If you are stuck in this spiral, then I feel for you.
And I feel helpless standing in front of the class knowing that sleep deprivation is so tightly linked to their mental health. These children are from a neighbourhood where the main industry is seasonal citrus picking, they are not privileged like me and their parents are not necessarily going to be able to fund their therapy and their recovery when tragedy occurs.
Bless their little cotton (or polyester) socks, because they’ve no idea what lays ahead
I am forever making mistakes when it comes to my mental health. Just this week I found myself fighting with an old friend and having to apologise for a badly worded comment to my sister. The friend was anxious and sleep-deprived, my sister was fretting, and I have been having nightmares.
Nightmares. And why, because I haven’t been honest enough with myself, because I haven’t been paying enough attention to my own emotional needs and in my own quickly spiralling way this of course meant that I wasn’t sleeping sufficiently which was making me grumpy and…
My body responds with a barrage of defences. I survive wonderfully, fighting down my foes, strategizing, analysing, making myself busy. And then I have a moment of realisation of what I’m doing to myself.
At this point I know I need to open up and slow down
I need to talk, and probably cry, and then I need to make the journey from my castle wall and back to my bed. I need to get my mind to somewhere safe where I can fall asleep and stay asleep because it’s in the night, when I’m dreaming that my mind can apply its magic. It’s in the night, when I’m dreaming that my mind can finally process how I’m feeling.
If that means I need a two-hour bedtime routine, so be it.
Nowadays I am slow to realise, but in the past I was totally ignorant of my needs
In the past I didn’t make the connection.
All suffering is caused by ignorance. People inflict pain on others in the selfish pursuit of their own happiness or satisfactionThe Dalai Lama
If I had been inflicting pain on others for my own happiness that would be a rather selfish and unkind way to be living, but the truth is that when I am ignorantly barraging myself against the world I’m not getting anywhere near happy. I’m occupied, busy, surviving, but happy… no.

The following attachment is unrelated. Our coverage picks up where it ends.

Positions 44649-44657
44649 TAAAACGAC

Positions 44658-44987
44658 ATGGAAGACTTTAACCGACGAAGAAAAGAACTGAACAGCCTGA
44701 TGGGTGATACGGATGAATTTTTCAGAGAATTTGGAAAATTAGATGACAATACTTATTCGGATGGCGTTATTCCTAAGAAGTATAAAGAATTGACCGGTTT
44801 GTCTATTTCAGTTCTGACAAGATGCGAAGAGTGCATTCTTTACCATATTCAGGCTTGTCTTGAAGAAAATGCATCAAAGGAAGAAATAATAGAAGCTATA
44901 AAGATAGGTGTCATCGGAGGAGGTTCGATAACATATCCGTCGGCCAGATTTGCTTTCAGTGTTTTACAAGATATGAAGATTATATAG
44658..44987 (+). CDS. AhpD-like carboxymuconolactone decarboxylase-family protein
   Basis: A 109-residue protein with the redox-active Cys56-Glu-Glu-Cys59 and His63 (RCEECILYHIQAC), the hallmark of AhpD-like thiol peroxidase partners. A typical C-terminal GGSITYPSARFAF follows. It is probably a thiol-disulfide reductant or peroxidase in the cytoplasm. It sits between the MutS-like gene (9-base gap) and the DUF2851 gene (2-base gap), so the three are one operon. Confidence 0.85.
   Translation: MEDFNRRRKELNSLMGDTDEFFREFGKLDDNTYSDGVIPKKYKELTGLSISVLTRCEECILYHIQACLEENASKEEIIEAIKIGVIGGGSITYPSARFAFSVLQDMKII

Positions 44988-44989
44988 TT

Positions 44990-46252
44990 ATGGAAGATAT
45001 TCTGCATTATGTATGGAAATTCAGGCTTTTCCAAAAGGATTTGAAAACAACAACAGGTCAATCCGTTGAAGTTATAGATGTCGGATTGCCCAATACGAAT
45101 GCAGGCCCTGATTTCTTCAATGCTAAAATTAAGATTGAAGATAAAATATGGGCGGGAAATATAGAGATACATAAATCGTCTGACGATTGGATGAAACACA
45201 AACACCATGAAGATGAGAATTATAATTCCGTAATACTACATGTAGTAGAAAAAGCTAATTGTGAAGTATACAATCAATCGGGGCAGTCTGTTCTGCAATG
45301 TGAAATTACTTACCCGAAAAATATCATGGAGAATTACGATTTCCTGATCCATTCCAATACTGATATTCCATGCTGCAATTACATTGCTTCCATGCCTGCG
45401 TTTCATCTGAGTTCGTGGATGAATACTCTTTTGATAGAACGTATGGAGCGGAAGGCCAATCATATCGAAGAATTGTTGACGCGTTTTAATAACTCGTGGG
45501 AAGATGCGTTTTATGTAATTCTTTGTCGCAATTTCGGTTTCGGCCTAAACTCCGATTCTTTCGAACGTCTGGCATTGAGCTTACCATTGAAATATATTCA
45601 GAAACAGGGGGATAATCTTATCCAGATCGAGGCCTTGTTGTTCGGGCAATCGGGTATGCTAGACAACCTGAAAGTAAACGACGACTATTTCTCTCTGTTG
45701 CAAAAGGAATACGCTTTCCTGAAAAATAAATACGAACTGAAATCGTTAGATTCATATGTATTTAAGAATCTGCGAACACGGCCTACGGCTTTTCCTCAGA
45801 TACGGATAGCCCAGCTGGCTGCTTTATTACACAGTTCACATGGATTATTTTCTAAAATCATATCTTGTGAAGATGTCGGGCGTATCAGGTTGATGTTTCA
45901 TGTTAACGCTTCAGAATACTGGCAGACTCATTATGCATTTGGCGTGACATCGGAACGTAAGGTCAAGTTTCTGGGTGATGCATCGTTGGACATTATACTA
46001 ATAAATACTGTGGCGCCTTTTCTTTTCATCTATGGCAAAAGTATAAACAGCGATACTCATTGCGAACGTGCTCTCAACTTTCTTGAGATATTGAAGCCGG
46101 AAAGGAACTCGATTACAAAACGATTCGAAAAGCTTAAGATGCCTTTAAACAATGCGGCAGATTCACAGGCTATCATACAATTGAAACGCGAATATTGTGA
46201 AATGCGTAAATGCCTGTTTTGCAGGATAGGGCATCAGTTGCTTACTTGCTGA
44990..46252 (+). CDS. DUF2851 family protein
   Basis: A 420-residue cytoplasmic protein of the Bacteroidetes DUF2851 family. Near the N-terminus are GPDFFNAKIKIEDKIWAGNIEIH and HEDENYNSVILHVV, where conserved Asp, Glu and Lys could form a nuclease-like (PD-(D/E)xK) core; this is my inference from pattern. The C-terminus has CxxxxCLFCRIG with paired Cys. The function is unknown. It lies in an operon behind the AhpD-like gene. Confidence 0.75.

Happiness comes from my moments of humility and generosity (to myself and to others) and depends on me having a gentle perspective of my state of being. There is no happiness when I am working from a place of defence.
And nothing makes me defensive as quickly as not sleeping properly
However, I am learning more and more about how my body and my mind are intricately woven together each day. This opportunity to be a little less ignorant and a little more responsible for my words actions is a gift.
And hence, when I see the students being led by tired teachers to a belief that sleep is almost an enemy of a good life, I feel helpless and afraid for them. They joke about their sleep-deprivation, but I can’t bring myself to laugh.
Yet, I can make sure that when I turn up on a Monday morning, I am awake
And sometimes, when someone is tired, I can say something gentle with the hope it might one day sink in. When the teacher didn’t turn up the class decided that I would have to teach them instead. Thankfully I’d got a good night’s sleep and was feeling suitably creative so I set about improvising a class.
After quizzing everyone on their sleep I asked if anyone could remember dreaming the previous night. Two hands shot into the air. I smiled, took a deep breath and surmised that it was interesting that the two people in the class who had slept their eight hours had also remembered having dreams. A coincidence perhaps, or…
But that’s another article.
So, just to summarise what I’ve written here
- Sleepiness pervades society, making us all a little more stupid.
- The teenagers I teach are sleep-deprived and don’t see the connection with their own mental health.
- I am luckier, my luck is the gift of awareness. Sometimes, not always but sometimes, I can recognise my unkindness as stemming from too few hours steadily sleeping.
The book ‘Why We Sleep’ is surprisingly non-lecturing
It’s sometimes even apologetic about the truths it breaks. It’s not one of these books that’s repetitive and fluffy. The author has a scientific way with words, being clear about causation and correlation and although the information he shares is sometimes horrifying, it doesn’t come across as sensationalist.
At the back of the book Matthew Walker includes a reprint of this list of tips for a better night’s sleep.4 You might want to check them out. After all, would you be happier if you got a little more sleep?
- The Art of the Siesta by Thierry Paquot (Translated from French). I apparently only rated it 3 stars on Goodreads so don’t consider this as a recommendation.
- An article on how the Spanish don’t read (in Spanish) I tried searching Google in English but only got results about Brexit…
- Why We Sleep by Matthew Walker
- Tips on Sleep